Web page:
Phantasy Star Universe, First Impressions

There’s a demo of  Sega’s new MMO, Phantasy Star Universe, on XBox Live Marketplace.  It’s a beta, but the game is scheduled to be in stores in about two weeks, so I doubt much is going to happen between now and final release.

There were some glitches with the game, mainly frequent server disconnects, but those are the sorts of things that they’ll fix.

The bigger problem for me is that PSU is a space based cartoony game, instead of something more fantasy oriented (that’s my own preference), and it doesn’t really do anything to advance the state of the art in MMO gaming.

The control scheme is pretty good – it takes a little getting used to, but I don’t see myself having a problem with it.

The world is primitive, and doesn’t show off the XBox 360 hardware at all.  Lighting in the cities is static (there’s almost no shading), and much of the game world consists of simply textured flat surfaces – grass done as a big flat green textured polygon should have gone the way of the dodo by now. 

The world doesn’t seem as advanced or as rich as World of Warcraft, a game that’s been out for years now.

Here are some things I want from a truly next generation MMO:

  • Interactivity with the world.  I want to be able to walk into a room that has a table and chairs, and move the chairs around.
  • Talking NPC’s.  EverQuest II did this, and it was one of my favourite things about the game.  It’s expensive, and hard or impossible to localize, but it really gives each NPC a personality.
  • Physics.  If I drop something on a hill, it should roll down the hill.  Why not?  Yet no MMO has done physics – probably because of the difficulty of mirroring the physics onto all the servers.  What happens if someone runs in front of the thing that’s rolling down the hill?  Every system will probably see that collision slightly differently, yet the item has to end up in the same place on all of them.  Still, it’s a problem that someone needs to solve.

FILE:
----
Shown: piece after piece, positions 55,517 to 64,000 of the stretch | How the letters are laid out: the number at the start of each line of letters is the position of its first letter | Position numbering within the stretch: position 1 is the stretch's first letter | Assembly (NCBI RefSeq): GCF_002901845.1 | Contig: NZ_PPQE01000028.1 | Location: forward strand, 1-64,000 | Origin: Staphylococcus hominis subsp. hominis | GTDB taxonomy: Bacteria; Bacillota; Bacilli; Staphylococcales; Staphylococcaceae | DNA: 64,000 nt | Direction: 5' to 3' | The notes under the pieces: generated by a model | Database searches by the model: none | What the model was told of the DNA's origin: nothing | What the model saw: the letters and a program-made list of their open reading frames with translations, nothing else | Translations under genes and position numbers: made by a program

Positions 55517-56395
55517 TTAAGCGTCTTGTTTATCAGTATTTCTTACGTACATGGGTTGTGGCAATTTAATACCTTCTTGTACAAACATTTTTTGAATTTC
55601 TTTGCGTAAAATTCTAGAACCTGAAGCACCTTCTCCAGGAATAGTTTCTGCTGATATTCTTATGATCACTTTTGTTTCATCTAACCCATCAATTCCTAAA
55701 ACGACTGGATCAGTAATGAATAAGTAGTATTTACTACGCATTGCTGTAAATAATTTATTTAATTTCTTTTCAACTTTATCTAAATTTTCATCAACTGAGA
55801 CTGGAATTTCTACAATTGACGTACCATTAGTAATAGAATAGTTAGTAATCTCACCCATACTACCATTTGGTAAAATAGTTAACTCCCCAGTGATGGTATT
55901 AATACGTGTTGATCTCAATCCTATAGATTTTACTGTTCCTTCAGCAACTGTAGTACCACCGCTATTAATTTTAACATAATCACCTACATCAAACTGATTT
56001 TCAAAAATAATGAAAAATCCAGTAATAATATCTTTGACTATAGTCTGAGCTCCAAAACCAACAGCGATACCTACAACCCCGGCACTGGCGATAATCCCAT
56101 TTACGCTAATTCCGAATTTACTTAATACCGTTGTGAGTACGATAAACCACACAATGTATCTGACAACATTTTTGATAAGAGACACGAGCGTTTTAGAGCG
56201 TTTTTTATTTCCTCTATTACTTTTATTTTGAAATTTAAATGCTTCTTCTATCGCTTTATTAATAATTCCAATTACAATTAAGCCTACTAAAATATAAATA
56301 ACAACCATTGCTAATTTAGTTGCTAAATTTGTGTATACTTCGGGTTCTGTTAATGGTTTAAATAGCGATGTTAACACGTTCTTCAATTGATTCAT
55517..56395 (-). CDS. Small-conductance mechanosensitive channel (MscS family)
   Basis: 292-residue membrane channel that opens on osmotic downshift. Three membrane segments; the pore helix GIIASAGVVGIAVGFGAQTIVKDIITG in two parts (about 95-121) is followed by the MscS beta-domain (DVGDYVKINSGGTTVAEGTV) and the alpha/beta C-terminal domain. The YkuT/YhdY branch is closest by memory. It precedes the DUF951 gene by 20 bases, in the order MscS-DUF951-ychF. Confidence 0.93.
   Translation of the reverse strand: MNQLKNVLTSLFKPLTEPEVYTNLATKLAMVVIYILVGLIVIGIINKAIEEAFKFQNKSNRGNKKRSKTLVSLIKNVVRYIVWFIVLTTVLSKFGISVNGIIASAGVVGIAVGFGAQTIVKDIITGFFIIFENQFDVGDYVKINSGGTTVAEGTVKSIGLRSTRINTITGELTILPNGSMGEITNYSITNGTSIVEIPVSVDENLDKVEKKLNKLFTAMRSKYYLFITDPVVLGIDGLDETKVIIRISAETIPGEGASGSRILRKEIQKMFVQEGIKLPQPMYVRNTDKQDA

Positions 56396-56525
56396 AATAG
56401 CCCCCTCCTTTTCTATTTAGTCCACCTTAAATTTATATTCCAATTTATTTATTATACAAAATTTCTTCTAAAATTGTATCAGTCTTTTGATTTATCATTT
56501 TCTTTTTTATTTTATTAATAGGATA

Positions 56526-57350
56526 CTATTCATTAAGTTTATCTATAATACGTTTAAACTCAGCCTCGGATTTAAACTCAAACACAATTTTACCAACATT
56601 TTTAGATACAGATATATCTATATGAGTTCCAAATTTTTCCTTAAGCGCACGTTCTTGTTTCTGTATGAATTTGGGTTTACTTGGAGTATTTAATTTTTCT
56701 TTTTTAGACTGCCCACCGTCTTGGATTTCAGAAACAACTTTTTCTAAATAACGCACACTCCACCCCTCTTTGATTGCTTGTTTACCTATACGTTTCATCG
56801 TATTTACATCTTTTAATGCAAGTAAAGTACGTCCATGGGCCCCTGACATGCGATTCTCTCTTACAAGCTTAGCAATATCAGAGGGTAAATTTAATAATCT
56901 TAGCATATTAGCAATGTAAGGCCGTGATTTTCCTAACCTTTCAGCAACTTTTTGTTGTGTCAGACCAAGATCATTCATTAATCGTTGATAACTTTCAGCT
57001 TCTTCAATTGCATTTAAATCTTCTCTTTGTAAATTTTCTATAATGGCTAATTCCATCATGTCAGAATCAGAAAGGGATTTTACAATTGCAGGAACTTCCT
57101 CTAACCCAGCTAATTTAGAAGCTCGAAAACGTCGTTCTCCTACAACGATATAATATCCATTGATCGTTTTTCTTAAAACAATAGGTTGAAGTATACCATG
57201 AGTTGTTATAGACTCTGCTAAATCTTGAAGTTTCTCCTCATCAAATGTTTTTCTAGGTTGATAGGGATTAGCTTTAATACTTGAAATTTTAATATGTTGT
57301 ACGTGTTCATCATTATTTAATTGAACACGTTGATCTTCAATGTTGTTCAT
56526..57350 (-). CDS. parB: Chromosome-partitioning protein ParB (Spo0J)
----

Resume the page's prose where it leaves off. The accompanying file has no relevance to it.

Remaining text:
• Enemy AI.  A real learning artificial intelligence system that has the monsters learning from you.  The idea of finding a single best tactic and using it forever doesn’t work against real enemies and shouldn’t work against virtual ones.
  • No Zoning.  PSU zones (loads a new world area, pausing the game to do so) when you take an elevator or scalator or just walk down the hall.  It does it all the time.  It’s fast, but it’s distracting.  Every MMO does it at some point, but come on, lets get away from that.
  • A Real Economy.  Does it make sense that I can sell a nifty sword to a player for 10,000 gold but a vendor will only offer me 12 for it?  No.  The vendors should be a part of the same economy the players are.

Of course this is a huge endeavour; but if the reward for the effort is 5 million subscribers at $15/month, isn’t that worth it?

I will give PSU kudos for a few things though:

  • It integrates well with XBox Live, unlike Final Fantasy XI which seems to fight it tooth and nail.
  • Voice chat works seamlessly among your group when you’re in a party.
  • It’s easy to get around.  There are elevators and transport systems all over the place – even in missions.  If you join a mission late, or die and need to return to your party, there are points that you can use to teleport to other spots within the mission (up to where your party has been).

In the end, I don’t think this is a game I can get into, but some people will enjoy it.  It’s really unfortunate that there aren’t any other MMO’s on the horizon for the 360 (or any of the consoles, that I’ve heard of).  The PS3 will probably get an EverQuest; they’re both owned by Sony after all, and Sony also bought Vanguard: Saga of Heroes off of Microsoft, a move that seriously puzzles me since it looked promising as well.